The disaster caused by Cyclone Idai will worsen the country’s already fragile economic outlook. It could result in emergency IMF funding, though restoration of the suspended Standby Credit Facility (SCF) still seems some way off. Politically speaking, the disaster could provide a small fillip for an otherwise bruised Frelimo that faces growing public distrust and internal turmoil ahead of this year’s elections.
The devastation created by Cyclone Idai, which struck the coastal areas of central Mozambique with torrential rains and winds of up to 177 km/h (106 mph) on 14 March, will severely impact the country’s economy. Idai’s humanitarian toll could be even worse than the floods of 2000, in which 700 people lost their lives, 45,000 had to be rescued and more than 460,000 were displaced or left homeless. In the wake of the 2000 flood, annual GDP growth dropped to 1.7%, from 7.8% in 1999. While estimates of the damage from the 2019 floods are not yet available, Mozambique’s already fragile economic recovery from the debt crisis (GDP growth softened to 3.25% in 2018) seems likely to take a further hit this year if agricultural damage is extensive and the Beira logistics corridor suffers sustained disruption.
The IMF, which concluded a staff visit on 27 March, expects “the macroeconomic effects of Cyclone Idai and reconstruction costs…[to] be very significant.” The Fund is considering emergency funding to the tune of USD 120mn, though a resumption of its suspended USD 283mn Standby Credit Facility (SCF) looks unlikely before the 2019 elections and will be contingent on how the government handles the controversial USD 2.2bn debts. Although Finance Minister Adriano Maleiane continues to say that all three loans – for the moribund Ematum, ProIndicus and Mozambique Asset Management (MAM) companies – should be paid, the outlook for the loans appears to be diverging. Officials say a restructuring deal with sovereign bondholders is still to be concluded. At the same time, Mozambique’s recently lodged case against Credit Suisse at the London High Court creates the possibility that the state guarantee for the Credit Suisse-arranged ProIndicus debt could be voided.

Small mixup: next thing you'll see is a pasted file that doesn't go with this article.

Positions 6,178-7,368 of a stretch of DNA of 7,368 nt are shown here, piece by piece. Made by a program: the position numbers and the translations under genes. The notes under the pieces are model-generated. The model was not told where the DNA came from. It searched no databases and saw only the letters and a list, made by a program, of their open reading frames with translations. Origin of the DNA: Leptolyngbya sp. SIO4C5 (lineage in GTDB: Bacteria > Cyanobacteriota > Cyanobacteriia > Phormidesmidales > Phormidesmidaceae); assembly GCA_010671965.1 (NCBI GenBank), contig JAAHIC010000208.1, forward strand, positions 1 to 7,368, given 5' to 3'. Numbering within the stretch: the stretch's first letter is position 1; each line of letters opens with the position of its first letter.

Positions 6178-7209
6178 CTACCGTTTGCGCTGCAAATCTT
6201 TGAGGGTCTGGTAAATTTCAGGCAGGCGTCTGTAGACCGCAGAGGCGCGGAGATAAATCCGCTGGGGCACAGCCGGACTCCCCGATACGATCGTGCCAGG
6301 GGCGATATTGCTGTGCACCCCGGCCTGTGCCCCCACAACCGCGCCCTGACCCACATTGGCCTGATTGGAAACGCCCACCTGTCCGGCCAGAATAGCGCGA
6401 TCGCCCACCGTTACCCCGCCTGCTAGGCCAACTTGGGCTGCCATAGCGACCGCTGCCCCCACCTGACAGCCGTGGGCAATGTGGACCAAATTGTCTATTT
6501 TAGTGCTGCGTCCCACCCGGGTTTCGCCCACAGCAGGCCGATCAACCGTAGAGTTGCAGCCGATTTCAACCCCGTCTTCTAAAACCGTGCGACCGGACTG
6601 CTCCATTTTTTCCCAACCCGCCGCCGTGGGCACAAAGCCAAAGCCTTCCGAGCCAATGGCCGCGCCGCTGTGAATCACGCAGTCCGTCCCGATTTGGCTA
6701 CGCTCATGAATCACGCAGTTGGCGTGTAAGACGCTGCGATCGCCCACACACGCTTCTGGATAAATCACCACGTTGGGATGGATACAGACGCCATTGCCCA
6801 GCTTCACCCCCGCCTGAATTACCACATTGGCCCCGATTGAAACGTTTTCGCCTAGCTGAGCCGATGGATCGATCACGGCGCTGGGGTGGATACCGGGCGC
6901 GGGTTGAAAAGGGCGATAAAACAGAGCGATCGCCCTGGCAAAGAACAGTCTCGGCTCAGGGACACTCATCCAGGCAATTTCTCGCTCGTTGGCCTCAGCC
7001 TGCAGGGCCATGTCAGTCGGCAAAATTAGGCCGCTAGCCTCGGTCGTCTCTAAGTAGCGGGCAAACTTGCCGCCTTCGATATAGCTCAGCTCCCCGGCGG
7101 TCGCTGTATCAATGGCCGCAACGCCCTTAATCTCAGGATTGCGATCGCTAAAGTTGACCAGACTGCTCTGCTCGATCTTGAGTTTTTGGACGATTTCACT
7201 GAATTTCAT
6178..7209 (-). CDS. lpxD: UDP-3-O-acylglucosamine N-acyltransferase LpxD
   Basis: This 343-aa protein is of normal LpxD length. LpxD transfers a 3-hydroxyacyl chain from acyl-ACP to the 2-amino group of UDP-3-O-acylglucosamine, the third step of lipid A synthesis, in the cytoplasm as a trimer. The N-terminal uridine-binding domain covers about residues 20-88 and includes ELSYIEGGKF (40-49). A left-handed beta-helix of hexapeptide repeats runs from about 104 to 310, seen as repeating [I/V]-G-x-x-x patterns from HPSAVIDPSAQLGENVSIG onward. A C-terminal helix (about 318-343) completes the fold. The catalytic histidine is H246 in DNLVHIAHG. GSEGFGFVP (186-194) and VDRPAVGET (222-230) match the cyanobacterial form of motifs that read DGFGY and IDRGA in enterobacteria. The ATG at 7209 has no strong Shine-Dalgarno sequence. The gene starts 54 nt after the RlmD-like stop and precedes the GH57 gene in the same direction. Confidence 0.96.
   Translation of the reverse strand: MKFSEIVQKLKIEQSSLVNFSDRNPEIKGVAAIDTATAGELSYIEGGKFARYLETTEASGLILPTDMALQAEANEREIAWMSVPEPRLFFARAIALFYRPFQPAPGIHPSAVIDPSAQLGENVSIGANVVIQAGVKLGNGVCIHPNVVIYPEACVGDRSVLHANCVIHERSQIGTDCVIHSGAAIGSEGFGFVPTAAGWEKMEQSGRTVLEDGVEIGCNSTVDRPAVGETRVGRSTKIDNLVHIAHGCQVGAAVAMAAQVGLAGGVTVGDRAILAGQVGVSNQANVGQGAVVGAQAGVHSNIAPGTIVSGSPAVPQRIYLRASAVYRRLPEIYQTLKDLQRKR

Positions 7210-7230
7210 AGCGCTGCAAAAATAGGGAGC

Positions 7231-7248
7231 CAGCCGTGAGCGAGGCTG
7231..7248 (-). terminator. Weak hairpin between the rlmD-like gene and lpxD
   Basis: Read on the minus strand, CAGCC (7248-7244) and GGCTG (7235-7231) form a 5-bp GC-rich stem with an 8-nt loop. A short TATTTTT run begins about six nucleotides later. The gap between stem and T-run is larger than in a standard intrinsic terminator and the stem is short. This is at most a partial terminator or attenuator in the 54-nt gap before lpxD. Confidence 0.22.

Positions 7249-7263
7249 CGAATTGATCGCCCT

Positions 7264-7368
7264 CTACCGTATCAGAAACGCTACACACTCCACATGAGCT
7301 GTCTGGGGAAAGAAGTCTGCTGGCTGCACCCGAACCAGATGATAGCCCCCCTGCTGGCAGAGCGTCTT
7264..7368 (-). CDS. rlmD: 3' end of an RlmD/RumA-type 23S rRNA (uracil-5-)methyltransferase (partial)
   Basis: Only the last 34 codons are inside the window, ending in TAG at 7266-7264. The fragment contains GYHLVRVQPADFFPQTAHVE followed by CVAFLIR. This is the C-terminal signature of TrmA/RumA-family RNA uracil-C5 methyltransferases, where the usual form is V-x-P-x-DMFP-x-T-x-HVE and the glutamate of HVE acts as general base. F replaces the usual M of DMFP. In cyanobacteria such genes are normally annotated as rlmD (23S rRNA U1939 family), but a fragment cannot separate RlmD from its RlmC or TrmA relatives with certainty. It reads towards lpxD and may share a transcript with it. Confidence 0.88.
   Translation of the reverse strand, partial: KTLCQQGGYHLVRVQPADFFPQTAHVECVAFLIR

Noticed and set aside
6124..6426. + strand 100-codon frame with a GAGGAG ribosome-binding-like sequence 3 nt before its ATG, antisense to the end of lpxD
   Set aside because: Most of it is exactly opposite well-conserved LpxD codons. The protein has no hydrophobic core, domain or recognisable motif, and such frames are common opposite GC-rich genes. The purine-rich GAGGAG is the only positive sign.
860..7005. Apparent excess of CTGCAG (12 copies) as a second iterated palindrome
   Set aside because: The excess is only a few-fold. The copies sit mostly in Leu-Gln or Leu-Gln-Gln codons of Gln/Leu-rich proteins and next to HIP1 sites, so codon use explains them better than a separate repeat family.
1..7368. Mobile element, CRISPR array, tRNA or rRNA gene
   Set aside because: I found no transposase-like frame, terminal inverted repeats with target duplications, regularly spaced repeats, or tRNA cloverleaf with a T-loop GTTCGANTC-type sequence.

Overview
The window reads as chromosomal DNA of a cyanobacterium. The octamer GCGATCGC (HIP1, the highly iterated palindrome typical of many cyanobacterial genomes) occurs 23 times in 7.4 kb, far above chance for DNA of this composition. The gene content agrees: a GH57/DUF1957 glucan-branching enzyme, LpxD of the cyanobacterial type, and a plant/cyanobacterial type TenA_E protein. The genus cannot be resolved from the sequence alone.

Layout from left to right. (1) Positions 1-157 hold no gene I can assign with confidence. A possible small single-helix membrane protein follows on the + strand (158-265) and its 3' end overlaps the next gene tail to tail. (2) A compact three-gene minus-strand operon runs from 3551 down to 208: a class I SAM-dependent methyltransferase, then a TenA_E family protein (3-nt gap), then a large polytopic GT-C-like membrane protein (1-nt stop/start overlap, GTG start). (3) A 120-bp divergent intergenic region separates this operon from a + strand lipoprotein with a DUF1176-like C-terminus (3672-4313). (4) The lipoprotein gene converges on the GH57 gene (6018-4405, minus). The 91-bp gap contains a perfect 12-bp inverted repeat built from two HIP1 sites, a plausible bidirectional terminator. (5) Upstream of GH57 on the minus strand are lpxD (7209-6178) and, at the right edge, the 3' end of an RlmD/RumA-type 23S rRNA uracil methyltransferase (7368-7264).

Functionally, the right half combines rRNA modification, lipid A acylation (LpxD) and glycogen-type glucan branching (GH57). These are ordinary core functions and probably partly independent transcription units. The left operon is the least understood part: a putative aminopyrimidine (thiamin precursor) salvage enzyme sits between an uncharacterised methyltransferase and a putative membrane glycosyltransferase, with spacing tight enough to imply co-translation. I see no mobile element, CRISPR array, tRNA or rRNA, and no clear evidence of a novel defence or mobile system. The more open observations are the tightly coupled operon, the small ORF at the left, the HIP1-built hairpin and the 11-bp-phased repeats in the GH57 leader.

For now, the legal action seems to be motivated by the need to ensure that the IMF can omit the ProIndicus debt from its debt sustainability update, and there are deep divisions within Frelimo over how aggressively to pursue the case to avoid payment. The strategy for MAM, arranged by VTB, seems to be least clear; no similar court case to ProIndicus has been brought. Instead, the government seems to be trying to turn MAM into a vaguely viable entity.
While dealing with the debts will be vital to laying the foundations for a resumption of full IMF support, the Fund’s latest Article IV consultation already signals a nascent rapprochement. The IMF’s 13-28 March visit seemed to take the longer view towards the LNG-fueled future. The single most important upside for Maputo could come in the form of final investment decisions on the two Rovuma LNG ventures. The timelines for both projects keep slipping but are currently expected between June (Area 1) and August (Area 4) 2019.